Entrepreneurship v Intrapreneurship: An inside story

In August 2016, the CEOs of Australia’s most rivalled aviation brands came to Ormond College’s Wade Institute of Entrepreneurship to exchange stories and share a laugh over their tumultuous past. It was a fascinating discussion of rivalry in the aviation industry in the early 2000’s, organised by Ormond Alumnus and Wade Institute benefactor, Peter Wade.

In front of a packed room of students, faculty, and special guests from the startup community, Qantas/Jetstar CEO Alan Joyce and former Virgin CEO Brett Godfrey shared starkly contrasting experiences as entrepreneur and intrapreneur. Jetstar was created by Alan Joyce out of an established legacy brand, Qantas, while Brett Godfrey received a $10M investment from Sir Richard Branson and the mandate to start a low-cost airline.

Peter Wade, founder of travel agency Travelbag, organised this event to show that innovation can be achieved in different ways “Alan and Brett went head-to-head with directly competing brands, so hearing stories of their struggles throughout their journey was captivating. What cannot be in doubt is that Australia has an excellent aviation industry and that Australian passengers continue to receive the best aviation device in the world. That, in no small part, is due to the efforts of Alan and Brett”.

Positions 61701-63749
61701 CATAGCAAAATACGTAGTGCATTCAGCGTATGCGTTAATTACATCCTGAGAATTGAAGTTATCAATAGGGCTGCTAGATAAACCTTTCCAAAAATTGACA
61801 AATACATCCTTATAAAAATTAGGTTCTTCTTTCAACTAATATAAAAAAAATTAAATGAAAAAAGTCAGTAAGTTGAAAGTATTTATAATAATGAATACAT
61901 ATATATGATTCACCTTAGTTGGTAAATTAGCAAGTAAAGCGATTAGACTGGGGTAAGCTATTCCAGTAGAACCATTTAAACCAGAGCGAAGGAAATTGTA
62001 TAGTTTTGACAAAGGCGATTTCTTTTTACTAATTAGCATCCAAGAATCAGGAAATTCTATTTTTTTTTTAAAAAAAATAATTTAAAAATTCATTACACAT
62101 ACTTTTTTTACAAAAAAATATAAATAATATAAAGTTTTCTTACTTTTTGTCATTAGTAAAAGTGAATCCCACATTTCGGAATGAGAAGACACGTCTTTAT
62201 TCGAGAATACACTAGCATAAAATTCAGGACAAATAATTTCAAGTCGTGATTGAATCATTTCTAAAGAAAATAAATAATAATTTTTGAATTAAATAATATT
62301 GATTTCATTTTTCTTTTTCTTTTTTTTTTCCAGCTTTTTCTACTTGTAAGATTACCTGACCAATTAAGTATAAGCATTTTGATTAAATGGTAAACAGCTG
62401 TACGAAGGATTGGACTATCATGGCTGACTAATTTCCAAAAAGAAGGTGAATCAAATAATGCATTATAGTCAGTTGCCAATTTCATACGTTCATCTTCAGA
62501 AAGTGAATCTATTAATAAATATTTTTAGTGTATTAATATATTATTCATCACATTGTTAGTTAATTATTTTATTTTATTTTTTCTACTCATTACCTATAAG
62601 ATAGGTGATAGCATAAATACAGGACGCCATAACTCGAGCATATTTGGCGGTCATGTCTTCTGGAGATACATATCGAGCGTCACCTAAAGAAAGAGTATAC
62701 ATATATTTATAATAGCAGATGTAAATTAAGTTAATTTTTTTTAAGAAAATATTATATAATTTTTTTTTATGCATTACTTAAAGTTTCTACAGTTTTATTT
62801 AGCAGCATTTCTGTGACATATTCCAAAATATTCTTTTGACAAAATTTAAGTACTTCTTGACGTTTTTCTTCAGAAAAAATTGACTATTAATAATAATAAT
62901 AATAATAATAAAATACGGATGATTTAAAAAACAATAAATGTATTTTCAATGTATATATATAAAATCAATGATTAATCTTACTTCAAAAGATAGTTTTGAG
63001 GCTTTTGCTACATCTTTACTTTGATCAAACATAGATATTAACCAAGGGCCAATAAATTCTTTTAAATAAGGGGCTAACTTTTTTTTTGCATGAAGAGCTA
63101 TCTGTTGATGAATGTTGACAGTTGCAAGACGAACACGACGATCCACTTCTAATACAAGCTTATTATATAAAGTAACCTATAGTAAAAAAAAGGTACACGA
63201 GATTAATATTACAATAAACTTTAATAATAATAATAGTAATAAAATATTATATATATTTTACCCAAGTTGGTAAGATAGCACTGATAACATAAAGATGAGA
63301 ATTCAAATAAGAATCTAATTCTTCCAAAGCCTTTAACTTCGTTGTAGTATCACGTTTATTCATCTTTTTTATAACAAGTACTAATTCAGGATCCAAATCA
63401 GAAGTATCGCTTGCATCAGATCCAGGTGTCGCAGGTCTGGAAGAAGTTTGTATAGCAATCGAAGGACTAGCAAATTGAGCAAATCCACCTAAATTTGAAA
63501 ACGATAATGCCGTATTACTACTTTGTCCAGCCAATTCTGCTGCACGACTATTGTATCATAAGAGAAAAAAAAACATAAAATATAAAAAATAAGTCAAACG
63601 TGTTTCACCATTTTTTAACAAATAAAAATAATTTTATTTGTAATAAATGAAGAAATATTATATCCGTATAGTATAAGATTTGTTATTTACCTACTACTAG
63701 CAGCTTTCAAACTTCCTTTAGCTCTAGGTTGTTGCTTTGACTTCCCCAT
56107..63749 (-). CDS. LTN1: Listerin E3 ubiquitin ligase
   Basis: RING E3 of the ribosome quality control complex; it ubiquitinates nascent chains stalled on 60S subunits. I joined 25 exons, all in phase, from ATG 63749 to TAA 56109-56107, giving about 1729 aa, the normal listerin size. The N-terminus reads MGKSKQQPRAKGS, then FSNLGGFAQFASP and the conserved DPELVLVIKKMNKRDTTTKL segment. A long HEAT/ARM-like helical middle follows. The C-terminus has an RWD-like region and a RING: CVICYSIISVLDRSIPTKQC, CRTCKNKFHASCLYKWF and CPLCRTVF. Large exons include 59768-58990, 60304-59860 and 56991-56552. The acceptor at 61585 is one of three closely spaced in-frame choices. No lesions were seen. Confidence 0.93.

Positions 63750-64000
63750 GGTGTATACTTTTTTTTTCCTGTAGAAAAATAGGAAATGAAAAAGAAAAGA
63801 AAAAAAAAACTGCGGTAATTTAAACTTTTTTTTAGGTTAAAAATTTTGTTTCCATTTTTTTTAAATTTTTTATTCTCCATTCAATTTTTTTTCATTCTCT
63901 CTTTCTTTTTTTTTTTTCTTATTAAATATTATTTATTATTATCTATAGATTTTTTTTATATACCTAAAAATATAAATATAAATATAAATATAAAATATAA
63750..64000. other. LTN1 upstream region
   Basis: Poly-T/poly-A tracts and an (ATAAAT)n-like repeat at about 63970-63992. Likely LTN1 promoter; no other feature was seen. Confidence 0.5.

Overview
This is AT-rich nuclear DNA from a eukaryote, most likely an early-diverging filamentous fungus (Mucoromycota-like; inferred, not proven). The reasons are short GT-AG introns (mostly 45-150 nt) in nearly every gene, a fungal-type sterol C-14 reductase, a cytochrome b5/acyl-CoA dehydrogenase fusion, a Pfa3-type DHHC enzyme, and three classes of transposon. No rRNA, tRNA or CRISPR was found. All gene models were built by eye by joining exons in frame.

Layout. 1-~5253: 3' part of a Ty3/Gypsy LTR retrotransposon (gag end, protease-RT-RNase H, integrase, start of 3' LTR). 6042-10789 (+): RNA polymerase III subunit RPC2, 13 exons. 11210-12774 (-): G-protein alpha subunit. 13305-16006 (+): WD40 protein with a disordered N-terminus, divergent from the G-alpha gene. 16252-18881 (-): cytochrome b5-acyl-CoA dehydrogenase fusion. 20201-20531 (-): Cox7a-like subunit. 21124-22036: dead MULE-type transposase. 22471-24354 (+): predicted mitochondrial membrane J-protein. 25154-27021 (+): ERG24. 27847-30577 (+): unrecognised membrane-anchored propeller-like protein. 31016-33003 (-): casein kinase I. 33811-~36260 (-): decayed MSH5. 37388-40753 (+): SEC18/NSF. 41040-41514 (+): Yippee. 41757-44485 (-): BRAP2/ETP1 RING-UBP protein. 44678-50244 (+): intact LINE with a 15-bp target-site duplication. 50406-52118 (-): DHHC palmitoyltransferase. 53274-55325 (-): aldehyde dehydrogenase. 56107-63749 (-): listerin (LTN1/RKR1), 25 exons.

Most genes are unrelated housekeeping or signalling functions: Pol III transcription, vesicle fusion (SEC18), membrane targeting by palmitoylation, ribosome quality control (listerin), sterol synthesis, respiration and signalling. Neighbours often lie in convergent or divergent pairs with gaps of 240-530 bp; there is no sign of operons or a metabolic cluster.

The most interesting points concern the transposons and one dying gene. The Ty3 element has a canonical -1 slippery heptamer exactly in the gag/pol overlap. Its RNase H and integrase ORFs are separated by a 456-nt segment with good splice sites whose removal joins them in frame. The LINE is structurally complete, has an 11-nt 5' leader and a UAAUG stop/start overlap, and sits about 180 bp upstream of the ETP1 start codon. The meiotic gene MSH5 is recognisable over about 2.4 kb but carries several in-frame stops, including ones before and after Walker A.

Both CEOs shared the behind-the-scenes of leading two of the most fiercely contested brands in Australia. From the ups-and-downs of Virgin’s journey, including avoiding a catastrophic hit to their business that was saved at the eleventh hour. To Alan setting up the rival airline and Qantas offshoot, Jetstar, in Melbourne away from Qantas headquarters in Sydney to allow Jetstar to establish its own footprint.

Ormond student James McElroy, 3rd year Juris Doctor student, was thankful to be part of the experience “You don’t get the opportunity to ask questions of some of the most prominent CEOs in the country that often, so the ability to hear their thoughts and insights was invaluable. When I first heard it was happening, I knew I wanted to be part of it. For any student interested in commerce or business, this was a great experience.”

The University of Melbourne’s Master of Entrepreneurship student, Madeleine Grummet, was amazed by their candor and how generous they were with their time; staying long after the Q&A to answer more questions and take photos with guests “It was incredibly interesting to see inside the minds of businesses facing disruption and the strategies they’re employing to remain relevant to their customers”.

“Both Alan and Brett were very open about their experiences and it was a powerful learning experience to see two men in a highly competitive sector respectfully debate and interrogate ideas, but not each other. It’s not often you get access to such great thought leaders, so the energy and excitement in the room was palpable!” says Madeleine.

Categories:

Related News

The forgotten founder

Speech by the Master, Rufus Black, from the Founders and Benefactors dinner Tonight I want to say a word about our forgotten founder. Unlike Ormond, Morrison or MacFarland or early Council members...

Read More
BackTo Top